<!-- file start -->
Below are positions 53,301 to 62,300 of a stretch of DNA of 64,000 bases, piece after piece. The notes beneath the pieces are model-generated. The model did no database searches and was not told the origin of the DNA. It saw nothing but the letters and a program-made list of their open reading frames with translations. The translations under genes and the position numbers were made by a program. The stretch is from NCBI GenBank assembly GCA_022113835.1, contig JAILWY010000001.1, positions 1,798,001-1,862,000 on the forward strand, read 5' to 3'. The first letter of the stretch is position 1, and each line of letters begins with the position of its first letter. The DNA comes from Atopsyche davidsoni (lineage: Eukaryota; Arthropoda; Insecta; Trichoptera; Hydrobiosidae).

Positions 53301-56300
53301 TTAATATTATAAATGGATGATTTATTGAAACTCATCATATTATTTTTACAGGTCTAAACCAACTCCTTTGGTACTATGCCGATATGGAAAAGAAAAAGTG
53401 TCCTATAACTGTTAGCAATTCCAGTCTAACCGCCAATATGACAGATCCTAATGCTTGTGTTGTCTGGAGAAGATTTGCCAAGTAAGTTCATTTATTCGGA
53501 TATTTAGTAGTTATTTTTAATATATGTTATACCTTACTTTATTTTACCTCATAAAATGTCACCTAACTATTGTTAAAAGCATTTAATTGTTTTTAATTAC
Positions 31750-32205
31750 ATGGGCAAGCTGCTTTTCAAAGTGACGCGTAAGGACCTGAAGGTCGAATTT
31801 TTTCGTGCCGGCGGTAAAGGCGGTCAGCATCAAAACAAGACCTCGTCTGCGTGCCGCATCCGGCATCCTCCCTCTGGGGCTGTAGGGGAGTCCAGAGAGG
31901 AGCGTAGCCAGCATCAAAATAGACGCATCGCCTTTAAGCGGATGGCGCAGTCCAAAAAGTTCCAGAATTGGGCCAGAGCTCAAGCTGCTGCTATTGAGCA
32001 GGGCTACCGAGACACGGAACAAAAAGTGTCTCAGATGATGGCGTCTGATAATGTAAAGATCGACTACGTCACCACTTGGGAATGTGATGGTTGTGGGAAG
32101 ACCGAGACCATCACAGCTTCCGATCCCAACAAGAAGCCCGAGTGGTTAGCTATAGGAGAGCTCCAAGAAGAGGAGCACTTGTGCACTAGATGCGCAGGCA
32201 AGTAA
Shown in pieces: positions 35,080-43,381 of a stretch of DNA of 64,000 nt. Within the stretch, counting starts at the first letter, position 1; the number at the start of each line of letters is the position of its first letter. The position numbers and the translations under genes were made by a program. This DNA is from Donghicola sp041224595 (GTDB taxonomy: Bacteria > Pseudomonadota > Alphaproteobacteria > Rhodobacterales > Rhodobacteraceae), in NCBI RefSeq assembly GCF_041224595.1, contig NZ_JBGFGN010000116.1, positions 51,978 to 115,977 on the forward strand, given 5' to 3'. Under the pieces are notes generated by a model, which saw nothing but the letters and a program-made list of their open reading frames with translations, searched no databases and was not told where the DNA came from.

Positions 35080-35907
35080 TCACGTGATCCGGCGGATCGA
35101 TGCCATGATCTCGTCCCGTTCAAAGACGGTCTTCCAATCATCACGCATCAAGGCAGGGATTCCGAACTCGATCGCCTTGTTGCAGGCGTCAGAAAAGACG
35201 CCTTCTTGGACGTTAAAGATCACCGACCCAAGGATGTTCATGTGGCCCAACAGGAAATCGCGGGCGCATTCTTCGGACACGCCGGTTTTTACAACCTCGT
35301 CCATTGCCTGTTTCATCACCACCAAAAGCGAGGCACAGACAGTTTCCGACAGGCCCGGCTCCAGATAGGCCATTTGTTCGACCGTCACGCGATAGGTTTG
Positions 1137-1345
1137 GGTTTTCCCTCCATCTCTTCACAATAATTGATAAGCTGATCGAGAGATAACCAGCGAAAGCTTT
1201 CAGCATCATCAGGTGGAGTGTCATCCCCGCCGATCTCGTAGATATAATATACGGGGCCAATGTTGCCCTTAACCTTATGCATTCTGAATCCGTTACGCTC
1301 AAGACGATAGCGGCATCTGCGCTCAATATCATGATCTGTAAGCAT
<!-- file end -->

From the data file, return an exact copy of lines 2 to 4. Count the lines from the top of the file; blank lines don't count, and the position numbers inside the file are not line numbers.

Positions 53301-56300
53301 TTAATATTATAAATGGATGATTTATTGAAACTCATCATATTATTTTTACAGGTCTAAACCAACTCCTTTGGTACTATGCCGATATGGAAAAGAAAAAGTG
53401 TCCTATAACTGTTAGCAATTCCAGTCTAACCGCCAATATGACAGATCCTAATGCTTGTGTTGTCTGGAGAAGATTTGCCAAGTAAGTTCATTTATTCGGA